metar help

cforst513

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METAR KSPG 250053Z AUTO 02007KT 10SM CLR 31/25 A2992 RMK AO2 SLP131
T03060250 TSNO

what does the bolded/italicized part of this metar mean? and where can i find a list of metar explanations? in the AIM?


 

405

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cforst513 said:
METAR KSPG 250053Z AUTO 02007KT 10SM CLR 31/25 A2992 RMK AO2 SLP131
T03060250 TSNO

what does the bolded/italicized part of this metar mean? and where can i find a list of metar explanations? in the AIM?

It's coded temperature and dewpoint. T means Temperature I assume. The first four digits are the temperature. In this example the temp is 30.6C. The last four numbers are dewpoint: 25.0C. If 1's were the first or fifth number that would mean a negative reading.
 
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GravityHater

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405 said:
It's coded temperature and dewpoint. T means Temperature I assume. The first four digits are the temperature. In this example the temp is 30.6C. The last four numbers are dewpoint: 25.0C. If 1's were the first or fifth number that would mean a negative reading.

only a government body would see fit to duplicate a part of such a printout, the T/DP are already listed. But can they provide universal uncoded weather to people? Noo-oo. Even if we are now out of the teletype age where every digit is sacred.
 

viper548

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GravityHater said:
only a government body would see fit to duplicate a part of such a printout, the T/DP are already listed. But can they provide universal uncoded weather to people? Noo-oo. Even if we are now out of the teletype age where every digit is sacred.

No kidding. The main body is easy enough to figure out, but they sure get creative in the remarks.
 

cathaywannabe

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GravityHater said:
only a government body would see fit to duplicate a part of such a printout, the T/DP are already listed. But can they provide universal uncoded weather to people? Noo-oo. Even if we are now out of the teletype age where every digit is sacred.

Actually, the reason temperatures and dewpoints are in the remarks are for the general public. As pilots we only need to know temp to the nearest degree C for most of our performance and weight and balance. However, when we changed from the old code (which used degrees F) to METAR the general public and meteorologist types thought degrees C was too "crude" of a scale.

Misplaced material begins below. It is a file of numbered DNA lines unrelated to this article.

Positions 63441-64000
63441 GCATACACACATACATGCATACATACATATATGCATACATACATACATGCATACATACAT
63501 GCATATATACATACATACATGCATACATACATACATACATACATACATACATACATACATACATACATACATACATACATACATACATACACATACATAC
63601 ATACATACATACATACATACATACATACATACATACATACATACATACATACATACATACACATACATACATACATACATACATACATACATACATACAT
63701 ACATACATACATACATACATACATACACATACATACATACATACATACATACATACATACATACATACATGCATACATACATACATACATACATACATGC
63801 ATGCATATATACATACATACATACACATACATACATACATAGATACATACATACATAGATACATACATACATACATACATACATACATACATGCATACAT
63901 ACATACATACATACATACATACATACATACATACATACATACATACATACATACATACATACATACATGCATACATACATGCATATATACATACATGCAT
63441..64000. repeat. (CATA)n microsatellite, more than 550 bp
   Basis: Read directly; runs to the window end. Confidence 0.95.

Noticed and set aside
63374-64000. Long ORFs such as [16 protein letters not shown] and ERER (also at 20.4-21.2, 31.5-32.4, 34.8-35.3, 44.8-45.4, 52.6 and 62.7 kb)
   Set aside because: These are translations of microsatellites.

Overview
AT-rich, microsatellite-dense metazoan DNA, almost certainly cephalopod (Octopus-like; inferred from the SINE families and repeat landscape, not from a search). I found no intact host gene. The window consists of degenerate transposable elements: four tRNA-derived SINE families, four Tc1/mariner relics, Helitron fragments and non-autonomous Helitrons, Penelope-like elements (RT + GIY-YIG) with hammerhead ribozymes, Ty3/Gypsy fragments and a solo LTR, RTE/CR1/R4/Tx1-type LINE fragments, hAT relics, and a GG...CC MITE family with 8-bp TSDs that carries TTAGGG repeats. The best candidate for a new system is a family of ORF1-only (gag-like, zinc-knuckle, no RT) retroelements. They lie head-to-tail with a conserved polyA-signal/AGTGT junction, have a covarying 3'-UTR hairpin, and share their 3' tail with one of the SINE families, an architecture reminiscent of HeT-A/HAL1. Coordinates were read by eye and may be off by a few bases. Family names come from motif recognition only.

As a side note, if you do have a unaugmented AWOS/ASOS ("AUTO") that is capable of reporting thunderstorms: BE CAREFUL! Most of the time they report lightning "DSNT" regardless of how close the thunderstorm is.
 

User546

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cathaywannabe said:
As a side note, if you do have a unaugmented AWOS/ASOS ("AUTO") that is capable of reporting thunderstorms: BE CAREFUL! Most of the time they report lightning "DSNT" regardless of how close the thunderstorm is.
Speaking of which, anyone know just how far out these automated stations can detect these thunderstorms and lightning?
 

GravityHater

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cathaywannabe said:
Actually, the reason temperatures and dewpoints are in the remarks are for the general public. As pilots we only need to know temp to the nearest degree C for most of our performance and weight and balance. However, when we changed from the old code (which used degrees F) to METAR the general public and meteorologist types thought degrees C was too "crude" of a scale.

oh for gawds sakes, the public needs to know to the decimal what temp it is outside? Most of them couldnt guess the correct temp within 5 degrees.
 

viper548

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GravityHater said:
oh for gawds sakes, the public needs to know to the decimal what temp it is outside? Most of them couldnt guess the correct temp within 5 degrees.
i know i cant
 

cathaywannabe

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User997 said:
Speaking of which, anyone know just how far out these automated stations can detect these thunderstorms and lightning?

Sometimes it can be ridiculously far. I've seen down here in South Florida they pick up thunderstorms 50 miles away and report them as "TS" with lightning distant. It is supposed to be only about 30 miles, but the technology isn't very reliable yet.

They are also good at picking up car alarms. In Cincinnati it was -12 F and Clear in the middle of winter. Someone's car alarm went off and there was a "thunderstorm" reported by ASOS for about 20 minutes.

So, if the sky is clear and ASOS reports a thunderstorm your car might be getting jacked.
 
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